Techno Mermaid. Ottolinger SS23

Ottolinger designers Christa Bösch and Cosima Gadient opened their spring-summer 2023 fashion show with a sharp look: a deconstructed belt–meets–bra top whose straps covered the nipples and little else, paired with low-slung leather-look trousers made from recycled polyester. Gen Z’s love of near nudity knows no bounds, and the fan base that lounged on the show venue’s mattress seats wearing skin-baring looks from the Berlin-based label would think nothing of wearing a crop top to talk shop. The designers recently launched a pre-collection that they said had allowed them to tackle more conceptual ideas in their runway shows. No longer beholden to showing denim and mesh dresses, which are their big commercial hits, this freed them up to present deconstructed biker jackets and skintight bodysuits. Ironically, though, the strongest pieces were arguably the most commercial, especially the dresses that draped and hugged the body with some rubbery-looking embellishments. Dipping items in rubber is a trait that reads recognizably Ottolinger: The punked-up court shoes, which saw a classic pump wrapped in a futuristic rubber-like casing, were as covetable as the diamanté jewelry dipped in brightly colored rubber that currently sells well on the label’s website. They’d do well to continue hammering home those codes as the Y2K trend keeps rolling and numerous other labels look to replicate their success with the sexy and the skintight.

Collage by Edward Kanarecki.
Don’t forget to follow Design & Culture by Ed on Instagram!

NET-A-PORTER Limited

Future Vintage. Stella McCartney SS23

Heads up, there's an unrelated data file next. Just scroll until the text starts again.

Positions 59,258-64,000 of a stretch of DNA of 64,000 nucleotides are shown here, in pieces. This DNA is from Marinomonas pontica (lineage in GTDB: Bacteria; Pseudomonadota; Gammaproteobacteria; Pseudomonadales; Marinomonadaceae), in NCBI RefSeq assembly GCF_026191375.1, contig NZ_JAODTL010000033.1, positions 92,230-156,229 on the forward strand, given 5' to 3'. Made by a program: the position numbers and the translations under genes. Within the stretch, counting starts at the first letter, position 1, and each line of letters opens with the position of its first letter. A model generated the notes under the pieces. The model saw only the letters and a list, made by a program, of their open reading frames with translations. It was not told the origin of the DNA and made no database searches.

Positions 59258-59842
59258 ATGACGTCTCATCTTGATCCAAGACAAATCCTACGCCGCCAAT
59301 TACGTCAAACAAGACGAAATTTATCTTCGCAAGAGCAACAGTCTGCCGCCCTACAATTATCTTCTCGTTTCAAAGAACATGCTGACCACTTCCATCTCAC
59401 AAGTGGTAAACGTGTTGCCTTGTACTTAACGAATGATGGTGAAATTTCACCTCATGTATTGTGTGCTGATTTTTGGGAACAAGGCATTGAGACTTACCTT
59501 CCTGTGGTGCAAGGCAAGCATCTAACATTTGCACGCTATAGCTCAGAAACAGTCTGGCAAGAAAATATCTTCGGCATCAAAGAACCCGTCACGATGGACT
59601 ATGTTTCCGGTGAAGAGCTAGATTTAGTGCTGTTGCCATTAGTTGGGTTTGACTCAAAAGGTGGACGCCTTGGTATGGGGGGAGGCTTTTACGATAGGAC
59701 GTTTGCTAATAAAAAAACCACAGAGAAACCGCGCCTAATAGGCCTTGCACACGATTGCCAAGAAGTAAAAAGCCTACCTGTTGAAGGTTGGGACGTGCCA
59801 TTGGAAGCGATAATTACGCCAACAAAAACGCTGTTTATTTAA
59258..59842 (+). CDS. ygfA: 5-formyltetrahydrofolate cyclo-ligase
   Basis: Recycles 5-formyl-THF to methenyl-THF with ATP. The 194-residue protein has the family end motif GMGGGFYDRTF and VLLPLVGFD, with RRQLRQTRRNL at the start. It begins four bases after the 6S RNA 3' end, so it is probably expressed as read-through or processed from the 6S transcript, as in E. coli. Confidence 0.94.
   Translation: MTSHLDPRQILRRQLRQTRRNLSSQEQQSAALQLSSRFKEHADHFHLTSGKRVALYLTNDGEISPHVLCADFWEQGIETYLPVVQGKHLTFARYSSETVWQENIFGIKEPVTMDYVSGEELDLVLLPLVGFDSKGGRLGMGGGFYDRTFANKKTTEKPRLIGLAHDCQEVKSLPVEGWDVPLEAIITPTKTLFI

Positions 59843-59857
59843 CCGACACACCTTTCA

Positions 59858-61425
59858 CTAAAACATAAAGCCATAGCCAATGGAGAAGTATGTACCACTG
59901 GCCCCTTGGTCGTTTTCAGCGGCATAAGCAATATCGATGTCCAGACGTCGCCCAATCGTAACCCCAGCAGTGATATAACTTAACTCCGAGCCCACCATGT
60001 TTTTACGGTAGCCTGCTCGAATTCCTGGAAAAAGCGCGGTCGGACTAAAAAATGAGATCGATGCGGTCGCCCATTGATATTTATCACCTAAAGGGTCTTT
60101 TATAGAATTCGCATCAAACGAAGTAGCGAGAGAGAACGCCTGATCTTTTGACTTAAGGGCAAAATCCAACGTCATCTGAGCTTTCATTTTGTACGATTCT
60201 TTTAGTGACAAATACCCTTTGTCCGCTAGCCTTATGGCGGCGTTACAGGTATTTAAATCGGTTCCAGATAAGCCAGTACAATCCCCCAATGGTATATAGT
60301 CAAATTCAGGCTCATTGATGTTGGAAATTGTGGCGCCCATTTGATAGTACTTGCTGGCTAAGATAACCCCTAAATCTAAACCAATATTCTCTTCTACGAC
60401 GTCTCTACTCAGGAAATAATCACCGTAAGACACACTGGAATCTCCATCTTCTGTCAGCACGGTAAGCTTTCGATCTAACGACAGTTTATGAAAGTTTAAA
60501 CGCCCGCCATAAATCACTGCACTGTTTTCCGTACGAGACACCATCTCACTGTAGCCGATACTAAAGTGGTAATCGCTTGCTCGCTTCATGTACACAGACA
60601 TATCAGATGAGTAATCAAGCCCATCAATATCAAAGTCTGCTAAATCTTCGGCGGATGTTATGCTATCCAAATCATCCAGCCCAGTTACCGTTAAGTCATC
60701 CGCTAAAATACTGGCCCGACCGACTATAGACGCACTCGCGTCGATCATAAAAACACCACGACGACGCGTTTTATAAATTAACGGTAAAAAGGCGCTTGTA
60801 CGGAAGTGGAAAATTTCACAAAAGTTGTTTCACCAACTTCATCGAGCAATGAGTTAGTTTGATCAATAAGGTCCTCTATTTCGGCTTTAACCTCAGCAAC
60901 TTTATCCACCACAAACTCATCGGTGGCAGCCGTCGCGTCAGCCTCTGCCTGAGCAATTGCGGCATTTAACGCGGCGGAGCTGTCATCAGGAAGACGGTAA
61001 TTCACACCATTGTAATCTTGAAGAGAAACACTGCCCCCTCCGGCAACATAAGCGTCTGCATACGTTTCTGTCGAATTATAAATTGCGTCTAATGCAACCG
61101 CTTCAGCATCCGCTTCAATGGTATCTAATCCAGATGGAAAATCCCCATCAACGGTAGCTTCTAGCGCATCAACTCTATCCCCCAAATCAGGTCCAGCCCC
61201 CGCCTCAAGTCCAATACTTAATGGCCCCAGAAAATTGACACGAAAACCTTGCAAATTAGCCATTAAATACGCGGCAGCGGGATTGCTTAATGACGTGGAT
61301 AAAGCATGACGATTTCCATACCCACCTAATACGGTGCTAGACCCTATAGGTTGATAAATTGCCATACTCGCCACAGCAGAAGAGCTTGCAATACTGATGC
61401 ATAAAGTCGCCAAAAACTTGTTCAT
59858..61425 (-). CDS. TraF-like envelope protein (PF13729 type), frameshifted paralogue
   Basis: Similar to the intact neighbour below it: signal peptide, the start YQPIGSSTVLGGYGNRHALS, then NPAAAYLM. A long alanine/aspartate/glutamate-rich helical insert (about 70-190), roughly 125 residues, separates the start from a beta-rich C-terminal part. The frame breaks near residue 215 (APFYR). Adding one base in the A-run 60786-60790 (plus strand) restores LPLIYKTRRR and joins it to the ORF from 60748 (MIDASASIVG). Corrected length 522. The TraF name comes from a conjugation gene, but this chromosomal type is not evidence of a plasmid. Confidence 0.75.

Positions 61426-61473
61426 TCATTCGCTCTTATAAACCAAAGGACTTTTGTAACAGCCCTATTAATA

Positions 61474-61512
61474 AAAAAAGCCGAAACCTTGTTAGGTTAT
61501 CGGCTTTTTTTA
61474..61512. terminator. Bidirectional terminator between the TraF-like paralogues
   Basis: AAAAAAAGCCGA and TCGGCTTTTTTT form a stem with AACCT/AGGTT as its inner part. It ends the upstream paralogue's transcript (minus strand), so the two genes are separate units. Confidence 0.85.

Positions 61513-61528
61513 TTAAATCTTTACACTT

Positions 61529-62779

One of the best collections in Paris was delivered by Stella McCartney, who very smartly sensed the vintage world’s growing obsession with her time at Chloé and her super-hot, kitschy-chic, chaotic-good 2000s collections. The spring-summer 2023 show, presented in front of Centre Pompidou, opened with tweaked reissues of McCartney’s gold chain tops from her Chloé spring 2000 collection worn under super-sized blazers with asymmetrical skirts and net stockings. Amber Valletta didn’t wear the draped gold chain top she originally modeled with white denim hot pants in that same show (someone else did, with an added white tank top underneath), but she wear a tailored jumpsuit like the one Raquel Zimmermann had in McCartney’s eponymous spring 2009 show. The Hadids brought the noughties nostalgia full circle: Gigi in a sculpted cargo suit that echoed McCartney’s Savile Row days; Bella in a shrunken vest and low-riding trousers with rhinestone-encrusted cut-outs around the hips. While at Chloé, McCartney’s influence on the era was so vast that you might wonder why the brand’s current custodian, Gabriela Hearst, hasn’t mined those archives already. Honestly, a crime. Asked if it feels weird to see her own work revived in such a big way, McCartney sighed. “It makes me feel extremely old! My daughter, who’s 15, all she does now is go into my closet and take all my original things. And I’m like, ‘Oh, but I make similar things now.’ She’s not interested. She just wants the ’90s.” Nostalgia wasn’t, however, the driving force behind McCartney’s choice to adapt and reissue these pieces. The Japanese artist Yoshitomo Nara was. She used his depictions of children as motifs on garments, and focused the collection around his slogan, “Change the History.” “I want to look back at my history and redefine where I started and where I am now and what the next Stella looks like,” said McCartney, explaining her trip down memory lane. For her, of course, that transition has everything to do with sustainability. She re-evoked the 2000s through the finest technology the 2020s have to offer: garments in regenerative bio-diverse cotton that “encourages nature”; shoes in plant-based materials like faux leather made out of grape skins; bags in mycelium mushroom leather; and rhinestone pieces created without animal glues and solvents. In a season that’s seen desperate nostalgia plunges, like Dolce & Gabbana reviving their Y2K archives with the help of Kim Kardashian, McCartney’s reenergizing of the fashion history she helped shape in such a big way felt both ethically and epically right.